The essence of sport
I saw an all-star basketball game in Houston this weekend. Nah, not the NBA one. I got to see my brother-in-law participate in a Special Olympics qualifying tournament. For a while it was hard not to get choked up whenever a game started, quite honestly. (They played 8 minute games.) These kids — some were adults, but all were children in a way — came ready to play and were as into the contest as any athlete I’ve ever seen. The joy on their faces was genuine and unbridled.
My brother-in-law, a physically-talented 16-year-old with Down’s Syndrome, stole the show. Last week he had the dubious distinction of receiving a technical foul for swearing on the court (for a not discreet “Goddamnit!”), but this week his notoriety was all the good kind. In game two his team won 8-6 on his two three-point buckets (one of which was all net) and a layup — and they play on full size courts with regulation baskets! He would run back after his shots and taunt the crowd into louder praise. It was high comedy. But there were other heros too, some of whom never even touched the ball. Autistic kids who would crack a rare smile when their team (or the other team) scored; Downs kids so severely afflicted that a high five was an effort, but one gladly made; kids with all manner of protective eyewear and headgear who would’ve suffered through the whole event in chainmail if that’s what it took to participate.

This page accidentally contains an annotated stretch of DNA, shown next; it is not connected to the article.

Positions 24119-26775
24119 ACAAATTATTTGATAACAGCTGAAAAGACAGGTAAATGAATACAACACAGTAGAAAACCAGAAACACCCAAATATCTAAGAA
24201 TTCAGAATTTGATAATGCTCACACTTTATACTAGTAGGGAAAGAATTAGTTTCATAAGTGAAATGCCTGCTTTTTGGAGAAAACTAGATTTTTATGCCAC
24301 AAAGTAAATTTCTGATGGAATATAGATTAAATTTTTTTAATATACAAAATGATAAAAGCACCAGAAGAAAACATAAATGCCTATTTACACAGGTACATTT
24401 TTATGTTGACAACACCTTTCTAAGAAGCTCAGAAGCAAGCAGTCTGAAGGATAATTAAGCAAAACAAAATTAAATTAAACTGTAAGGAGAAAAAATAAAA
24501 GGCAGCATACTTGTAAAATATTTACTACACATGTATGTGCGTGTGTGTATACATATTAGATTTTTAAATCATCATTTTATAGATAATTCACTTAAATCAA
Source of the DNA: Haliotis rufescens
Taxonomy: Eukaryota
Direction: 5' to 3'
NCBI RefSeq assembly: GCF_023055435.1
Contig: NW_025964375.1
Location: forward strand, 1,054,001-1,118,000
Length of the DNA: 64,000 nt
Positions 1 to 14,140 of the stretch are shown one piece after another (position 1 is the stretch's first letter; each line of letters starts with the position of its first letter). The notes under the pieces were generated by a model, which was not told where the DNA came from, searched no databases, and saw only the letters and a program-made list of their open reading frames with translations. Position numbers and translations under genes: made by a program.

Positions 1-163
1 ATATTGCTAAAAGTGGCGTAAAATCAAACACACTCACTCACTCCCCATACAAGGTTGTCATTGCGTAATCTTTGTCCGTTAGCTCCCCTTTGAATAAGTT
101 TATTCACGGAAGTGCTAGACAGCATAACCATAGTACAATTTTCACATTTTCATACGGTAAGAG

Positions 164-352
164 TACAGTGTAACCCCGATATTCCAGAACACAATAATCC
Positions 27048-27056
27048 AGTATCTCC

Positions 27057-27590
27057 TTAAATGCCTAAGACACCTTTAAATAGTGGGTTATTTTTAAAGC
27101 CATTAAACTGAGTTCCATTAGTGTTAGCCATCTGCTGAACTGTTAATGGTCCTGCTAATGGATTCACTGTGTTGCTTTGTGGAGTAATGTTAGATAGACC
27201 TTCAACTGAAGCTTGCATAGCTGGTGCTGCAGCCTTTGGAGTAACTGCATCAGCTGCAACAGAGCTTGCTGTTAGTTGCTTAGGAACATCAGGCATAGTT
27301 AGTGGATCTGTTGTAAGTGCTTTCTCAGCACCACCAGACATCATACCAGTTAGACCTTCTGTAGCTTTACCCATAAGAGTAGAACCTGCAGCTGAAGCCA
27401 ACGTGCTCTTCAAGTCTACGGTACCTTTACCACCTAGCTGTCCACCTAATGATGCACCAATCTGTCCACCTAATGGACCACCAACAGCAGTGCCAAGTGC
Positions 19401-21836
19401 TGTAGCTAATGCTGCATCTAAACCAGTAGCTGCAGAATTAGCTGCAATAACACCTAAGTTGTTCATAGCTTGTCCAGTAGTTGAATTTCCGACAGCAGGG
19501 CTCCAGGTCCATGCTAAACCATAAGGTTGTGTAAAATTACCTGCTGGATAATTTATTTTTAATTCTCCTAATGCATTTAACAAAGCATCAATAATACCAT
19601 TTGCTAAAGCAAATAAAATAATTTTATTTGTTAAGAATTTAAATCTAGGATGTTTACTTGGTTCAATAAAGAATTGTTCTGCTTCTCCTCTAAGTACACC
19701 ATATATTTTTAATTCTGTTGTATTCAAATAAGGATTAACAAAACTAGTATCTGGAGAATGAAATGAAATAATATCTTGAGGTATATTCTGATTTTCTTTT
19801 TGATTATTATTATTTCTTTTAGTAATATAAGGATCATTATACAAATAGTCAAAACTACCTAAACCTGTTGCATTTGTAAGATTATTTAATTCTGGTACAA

You might think that such an event would be hard on an expecting parent. The gymnasium was a collection of reminders of the ways in which the miracle of conception can go awry. But actually I felt the opposite. That gymnasium was also a collection of reminders of the way that true happiness has a way of trumping the saddest twists of fate.
How often do you get to see sport in its purest form? Competition without caustic rivalry, accomplishment without showboating? As in most aspects of life for those with mental disabilities, the tournament showed absolutely no recognition of differences in race, gender, or ability. Everyone was legitimately there to have fun. The difference between this tournament and the rowdy, gaudy crowds that poured into Houston for the NBA All-Star game all weekend could not have been starker.